His father, uncle and their cousin were on the plane, the top three executives at Pyke Manufacturing Co., which employed 400 Utahns making women's apparel. So was Pyke Manufacturing's outside legal counsel, Preston Allen, from Ray Quinney & Nebeker.

"I went to nine funerals in the span of a week, and I was a 17-year-old boy," recalled Pyke, whose dad, Frank, organized the fishing trip.

The close-knit nature of the Fishy club's families made it especially difficult, added Geoffrey Mangum, whose dad's reputation as a fly fisherman had earned him his first invitation to take part in the club's annual excursion.

"It wasn't just that we had lost our father, but that our friends had lost their fathers, too," he said. "For the kids, there's been this tie we have in common. We don't hang out together, but we are all aware of this tie that is unspoken, below the surface."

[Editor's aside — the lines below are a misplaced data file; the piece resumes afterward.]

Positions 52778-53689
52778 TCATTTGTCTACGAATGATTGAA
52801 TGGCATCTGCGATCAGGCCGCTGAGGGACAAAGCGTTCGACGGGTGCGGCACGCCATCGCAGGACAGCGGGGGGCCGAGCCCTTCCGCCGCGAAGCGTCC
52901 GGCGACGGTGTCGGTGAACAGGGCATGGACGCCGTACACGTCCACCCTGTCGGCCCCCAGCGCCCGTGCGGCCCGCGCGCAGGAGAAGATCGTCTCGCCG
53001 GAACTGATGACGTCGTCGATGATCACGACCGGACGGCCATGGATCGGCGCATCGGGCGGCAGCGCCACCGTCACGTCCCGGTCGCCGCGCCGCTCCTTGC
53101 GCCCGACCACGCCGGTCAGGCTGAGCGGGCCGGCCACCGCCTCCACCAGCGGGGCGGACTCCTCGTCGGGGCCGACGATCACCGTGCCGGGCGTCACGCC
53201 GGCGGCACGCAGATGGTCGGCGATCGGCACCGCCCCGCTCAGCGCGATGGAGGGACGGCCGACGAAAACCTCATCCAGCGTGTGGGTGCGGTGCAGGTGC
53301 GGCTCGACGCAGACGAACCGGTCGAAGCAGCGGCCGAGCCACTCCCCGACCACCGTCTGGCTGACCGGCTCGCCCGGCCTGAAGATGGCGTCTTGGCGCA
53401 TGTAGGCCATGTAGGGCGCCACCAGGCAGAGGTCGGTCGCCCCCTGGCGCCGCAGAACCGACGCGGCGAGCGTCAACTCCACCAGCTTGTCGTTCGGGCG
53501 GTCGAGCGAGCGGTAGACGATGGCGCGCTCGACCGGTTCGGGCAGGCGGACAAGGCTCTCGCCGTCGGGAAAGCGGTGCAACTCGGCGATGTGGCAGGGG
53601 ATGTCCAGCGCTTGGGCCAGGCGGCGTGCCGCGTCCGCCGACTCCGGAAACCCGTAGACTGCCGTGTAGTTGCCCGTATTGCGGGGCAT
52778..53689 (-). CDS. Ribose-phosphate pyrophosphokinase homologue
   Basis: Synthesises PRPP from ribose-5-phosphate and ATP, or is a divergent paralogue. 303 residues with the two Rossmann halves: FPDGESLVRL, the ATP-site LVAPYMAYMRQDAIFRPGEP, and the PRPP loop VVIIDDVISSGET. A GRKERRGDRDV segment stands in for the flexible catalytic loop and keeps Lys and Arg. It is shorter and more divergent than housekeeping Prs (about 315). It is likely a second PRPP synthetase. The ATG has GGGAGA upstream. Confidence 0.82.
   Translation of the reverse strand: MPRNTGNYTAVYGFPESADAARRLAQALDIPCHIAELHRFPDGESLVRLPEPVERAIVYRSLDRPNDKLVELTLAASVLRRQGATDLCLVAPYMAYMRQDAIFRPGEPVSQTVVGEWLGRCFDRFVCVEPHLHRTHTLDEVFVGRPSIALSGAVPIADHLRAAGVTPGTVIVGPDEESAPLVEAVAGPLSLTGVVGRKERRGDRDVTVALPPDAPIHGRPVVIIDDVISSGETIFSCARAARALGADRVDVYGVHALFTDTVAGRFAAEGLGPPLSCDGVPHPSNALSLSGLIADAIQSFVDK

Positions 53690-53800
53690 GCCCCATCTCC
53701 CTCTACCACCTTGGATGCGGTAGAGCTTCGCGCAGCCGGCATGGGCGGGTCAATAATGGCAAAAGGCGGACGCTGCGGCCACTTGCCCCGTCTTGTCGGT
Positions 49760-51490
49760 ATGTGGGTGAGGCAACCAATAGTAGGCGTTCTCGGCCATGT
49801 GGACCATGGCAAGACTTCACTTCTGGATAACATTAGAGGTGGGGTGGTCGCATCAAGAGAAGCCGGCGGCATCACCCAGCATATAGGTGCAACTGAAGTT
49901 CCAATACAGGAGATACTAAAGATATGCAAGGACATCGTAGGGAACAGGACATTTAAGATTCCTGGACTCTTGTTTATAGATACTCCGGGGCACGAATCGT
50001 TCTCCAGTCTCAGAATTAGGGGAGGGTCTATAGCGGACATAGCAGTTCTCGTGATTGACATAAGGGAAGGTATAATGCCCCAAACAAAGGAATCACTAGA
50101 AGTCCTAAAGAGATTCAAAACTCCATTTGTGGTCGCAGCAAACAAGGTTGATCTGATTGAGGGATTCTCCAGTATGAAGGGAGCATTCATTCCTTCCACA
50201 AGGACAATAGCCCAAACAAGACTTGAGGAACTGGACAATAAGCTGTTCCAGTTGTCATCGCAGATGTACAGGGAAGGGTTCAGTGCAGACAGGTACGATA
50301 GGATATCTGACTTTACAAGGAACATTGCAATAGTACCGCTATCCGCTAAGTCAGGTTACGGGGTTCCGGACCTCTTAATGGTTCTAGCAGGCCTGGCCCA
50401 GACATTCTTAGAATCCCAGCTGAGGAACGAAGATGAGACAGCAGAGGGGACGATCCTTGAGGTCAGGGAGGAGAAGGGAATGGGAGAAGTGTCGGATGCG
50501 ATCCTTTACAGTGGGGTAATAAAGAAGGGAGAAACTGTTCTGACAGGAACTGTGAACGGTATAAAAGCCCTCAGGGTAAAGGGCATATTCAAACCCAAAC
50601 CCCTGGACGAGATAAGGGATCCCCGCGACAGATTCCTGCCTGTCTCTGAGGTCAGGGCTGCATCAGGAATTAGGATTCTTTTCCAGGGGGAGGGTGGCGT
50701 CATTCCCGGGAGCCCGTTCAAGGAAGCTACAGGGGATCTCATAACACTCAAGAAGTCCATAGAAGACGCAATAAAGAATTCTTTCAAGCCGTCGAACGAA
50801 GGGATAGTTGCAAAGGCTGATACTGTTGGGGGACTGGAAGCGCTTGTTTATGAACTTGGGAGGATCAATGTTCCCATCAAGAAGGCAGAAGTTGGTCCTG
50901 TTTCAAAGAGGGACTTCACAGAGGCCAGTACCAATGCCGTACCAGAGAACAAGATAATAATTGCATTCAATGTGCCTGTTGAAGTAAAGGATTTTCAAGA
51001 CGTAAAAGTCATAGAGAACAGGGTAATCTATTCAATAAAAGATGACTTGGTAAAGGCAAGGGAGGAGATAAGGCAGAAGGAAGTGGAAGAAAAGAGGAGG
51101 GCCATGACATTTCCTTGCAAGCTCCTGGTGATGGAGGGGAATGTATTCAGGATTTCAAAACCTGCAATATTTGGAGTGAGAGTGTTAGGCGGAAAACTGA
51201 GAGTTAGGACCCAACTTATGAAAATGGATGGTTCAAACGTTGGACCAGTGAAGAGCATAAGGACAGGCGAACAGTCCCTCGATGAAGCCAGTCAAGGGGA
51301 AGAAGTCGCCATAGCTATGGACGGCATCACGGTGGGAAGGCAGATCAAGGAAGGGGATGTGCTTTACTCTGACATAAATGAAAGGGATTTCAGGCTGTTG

Mangum has led an effort to bring the disaster back to the surface. He and others put together a memorial tribute to the 50 victims that is in The Salt Lake Tribune and Deseret News on Monday, 40 years to the day after the lives of the victims' families changed abruptly.

"The memory of walking into my house that summer evening is forever etched in my mind," said his sister, Melissa Warren, of Las Vegas. "From the look on my mother's face and the tone in her voice, I knew instinctively, even at [age] 12, that something unspeakable had just occurred."

Only child • Dottie Hunter fell apart when her husband delivered the news that "Glen isn't coming home." Her only child, just 16, was an Eagle Scout with a delightful sense of humor. She had let him stay in California an extra week on his scuba vacation, but only reluctantly because she missed him so.